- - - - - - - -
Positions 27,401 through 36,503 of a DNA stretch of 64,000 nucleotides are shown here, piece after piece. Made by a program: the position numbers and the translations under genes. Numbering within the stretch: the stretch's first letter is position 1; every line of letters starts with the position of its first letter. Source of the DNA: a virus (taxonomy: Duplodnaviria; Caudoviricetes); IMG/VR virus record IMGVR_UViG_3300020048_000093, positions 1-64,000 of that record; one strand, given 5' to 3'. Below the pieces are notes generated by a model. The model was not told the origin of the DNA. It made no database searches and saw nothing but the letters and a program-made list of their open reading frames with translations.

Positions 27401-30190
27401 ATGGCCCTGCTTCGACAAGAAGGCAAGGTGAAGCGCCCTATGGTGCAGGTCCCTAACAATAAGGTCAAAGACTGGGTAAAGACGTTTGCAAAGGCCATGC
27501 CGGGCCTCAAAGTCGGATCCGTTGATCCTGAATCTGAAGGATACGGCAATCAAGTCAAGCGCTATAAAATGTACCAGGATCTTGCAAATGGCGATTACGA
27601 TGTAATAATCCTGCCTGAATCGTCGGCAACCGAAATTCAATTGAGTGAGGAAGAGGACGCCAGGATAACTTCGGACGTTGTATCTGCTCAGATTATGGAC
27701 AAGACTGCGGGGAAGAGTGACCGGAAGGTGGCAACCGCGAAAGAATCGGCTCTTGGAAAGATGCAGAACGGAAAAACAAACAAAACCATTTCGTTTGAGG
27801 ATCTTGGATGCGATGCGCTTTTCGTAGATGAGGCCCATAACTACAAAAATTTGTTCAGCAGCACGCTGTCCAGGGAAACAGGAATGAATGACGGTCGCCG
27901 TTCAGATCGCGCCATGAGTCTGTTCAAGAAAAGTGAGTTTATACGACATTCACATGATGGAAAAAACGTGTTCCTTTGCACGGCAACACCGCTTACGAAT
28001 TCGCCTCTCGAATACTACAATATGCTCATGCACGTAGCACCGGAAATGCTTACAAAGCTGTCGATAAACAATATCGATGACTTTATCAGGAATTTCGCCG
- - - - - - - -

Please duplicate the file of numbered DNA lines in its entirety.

Positions 27,401 through 36,503 of a DNA stretch of 64,000 nucleotides are shown here, piece after piece. Made by a program: the position numbers and the translations under genes. Numbering within the stretch: the stretch's first letter is position 1; every line of letters starts with the position of its first letter. Source of the DNA: a virus (taxonomy: Duplodnaviria; Caudoviricetes); IMG/VR virus record IMGVR_UViG_3300020048_000093, positions 1-64,000 of that record; one strand, given 5' to 3'. Below the pieces are notes generated by a model. The model was not told the origin of the DNA. It made no database searches and saw nothing but the letters and a program-made list of their open reading frames with translations.

Positions 27401-30190
27401 ATGGCCCTGCTTCGACAAGAAGGCAAGGTGAAGCGCCCTATGGTGCAGGTCCCTAACAATAAGGTCAAAGACTGGGTAAAGACGTTTGCAAAGGCCATGC
27501 CGGGCCTCAAAGTCGGATCCGTTGATCCTGAATCTGAAGGATACGGCAATCAAGTCAAGCGCTATAAAATGTACCAGGATCTTGCAAATGGCGATTACGA
27601 TGTAATAATCCTGCCTGAATCGTCGGCAACCGAAATTCAATTGAGTGAGGAAGAGGACGCCAGGATAACTTCGGACGTTGTATCTGCTCAGATTATGGAC
27701 AAGACTGCGGGGAAGAGTGACCGGAAGGTGGCAACCGCGAAAGAATCGGCTCTTGGAAAGATGCAGAACGGAAAAACAAACAAAACCATTTCGTTTGAGG
27801 ATCTTGGATGCGATGCGCTTTTCGTAGATGAGGCCCATAACTACAAAAATTTGTTCAGCAGCACGCTGTCCAGGGAAACAGGAATGAATGACGGTCGCCG
27901 TTCAGATCGCGCCATGAGTCTGTTCAAGAAAAGTGAGTTTATACGACATTCACATGATGGAAAAAACGTGTTCCTTTGCACGGCAACACCGCTTACGAAT
28001 TCGCCTCTCGAATACTACAATATGCTCATGCACGTAGCACCGGAAATGCTTACAAAGCTGTCGATAAACAATATCGATGACTTTATCAGGAATTTCGCCG